British Columbia

Seeds buried in 1967 time capsule will be replanted to find out how B.C. crops have changed

A collection of seeds from Dawson Creek, B.C. from 1967 will be replanted this year to find out how the region's plants have changed.

Seeds were chosen by wheat pool manager from Dawson Creek, B.C.

An agricultural hub, Dawson Creek once had 13 wooden grain elevators, although by the 1960s new technology reduced the number needed to just two. (Dawson Creek Art Gallery)

A collection of seeds buried since 1967 are going back in the ground this year — only this time they'll be allowed to grow as part of an agricultural experiment to see how crops have changed in the last half-century.

The seeds, contained in vials, were placed in Dawson Creek, B.C.'s centennial time capsule in 1967 by Harold Lindballe, who was a seed buyer for the Alberta Wheat Pool at the time.

Now 84 , Lindballe said he never expected to see the seeds again.

"It never even dawned on me," he said.

He chose the seeds, which have names like "Frontier" rye and "Gateway" barley, to reflect the agricultural industry of northeast British Columbia at the time. According to historical documents collected by the South Peace Historical Society, Dawson Creek was referred to as an "inland empire" due to the success of local crops ranging from flax to rapeseed.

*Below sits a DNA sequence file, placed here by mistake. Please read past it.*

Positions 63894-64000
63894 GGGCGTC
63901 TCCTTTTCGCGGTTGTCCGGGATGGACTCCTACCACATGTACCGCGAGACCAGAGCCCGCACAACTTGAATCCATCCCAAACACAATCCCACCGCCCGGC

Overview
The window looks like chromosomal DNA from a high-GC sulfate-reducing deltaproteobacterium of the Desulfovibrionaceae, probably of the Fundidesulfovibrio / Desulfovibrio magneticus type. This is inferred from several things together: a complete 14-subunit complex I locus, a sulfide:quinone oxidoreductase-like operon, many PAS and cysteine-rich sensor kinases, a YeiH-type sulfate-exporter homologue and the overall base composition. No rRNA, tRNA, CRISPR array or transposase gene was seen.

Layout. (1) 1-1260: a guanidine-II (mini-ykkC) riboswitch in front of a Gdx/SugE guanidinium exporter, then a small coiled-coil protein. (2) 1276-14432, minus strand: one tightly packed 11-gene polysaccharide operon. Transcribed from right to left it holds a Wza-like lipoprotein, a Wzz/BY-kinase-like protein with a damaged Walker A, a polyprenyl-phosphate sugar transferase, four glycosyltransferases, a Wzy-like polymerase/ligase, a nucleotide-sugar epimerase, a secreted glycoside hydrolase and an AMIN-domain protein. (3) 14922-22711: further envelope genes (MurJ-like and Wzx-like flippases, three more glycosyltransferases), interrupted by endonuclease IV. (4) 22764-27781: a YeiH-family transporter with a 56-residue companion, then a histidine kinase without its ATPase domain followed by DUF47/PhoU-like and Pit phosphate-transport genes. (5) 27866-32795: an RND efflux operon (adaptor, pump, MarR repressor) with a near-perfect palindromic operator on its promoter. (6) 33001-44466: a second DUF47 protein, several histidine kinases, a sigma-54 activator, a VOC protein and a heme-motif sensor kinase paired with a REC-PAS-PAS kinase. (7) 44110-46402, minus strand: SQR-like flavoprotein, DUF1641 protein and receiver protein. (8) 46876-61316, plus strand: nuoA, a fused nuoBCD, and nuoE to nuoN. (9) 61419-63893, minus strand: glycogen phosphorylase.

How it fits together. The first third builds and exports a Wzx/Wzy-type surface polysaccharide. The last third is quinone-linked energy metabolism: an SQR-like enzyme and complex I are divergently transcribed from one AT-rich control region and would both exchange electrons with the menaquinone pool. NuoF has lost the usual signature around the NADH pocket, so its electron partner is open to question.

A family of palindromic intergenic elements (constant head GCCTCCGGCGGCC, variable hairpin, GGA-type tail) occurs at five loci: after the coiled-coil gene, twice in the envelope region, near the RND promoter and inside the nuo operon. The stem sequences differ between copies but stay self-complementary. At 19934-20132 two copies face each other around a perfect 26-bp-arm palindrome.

They were then placed in a time capsule with the instructions to be opened on July 1, 2017.

When mayor Dale Bumstead discovered the seeds, he wanted to know if they would still grow.

"To be able to have the opportunity to plant those seeds, and grow them, and think those were part of the history of our community... there's something kind of magical about that," he said.

Wheat, barley, oats and others seeds from 1967 will be planted near Dawson Creek this spring to find out how crops have changed. (Dale Bumstead)

To that end, he's passed them along to the B.C. Grain Producer's Association to be germinated.

Association president Rick Kantz said it's tough to say whether the seeds will be viable, but it will be interesting to see if the plants have changed over the years.

"Whether they're tall or short or how many seeds there are on a head... It's going to show where we've come from," he said.

With file from George Baker

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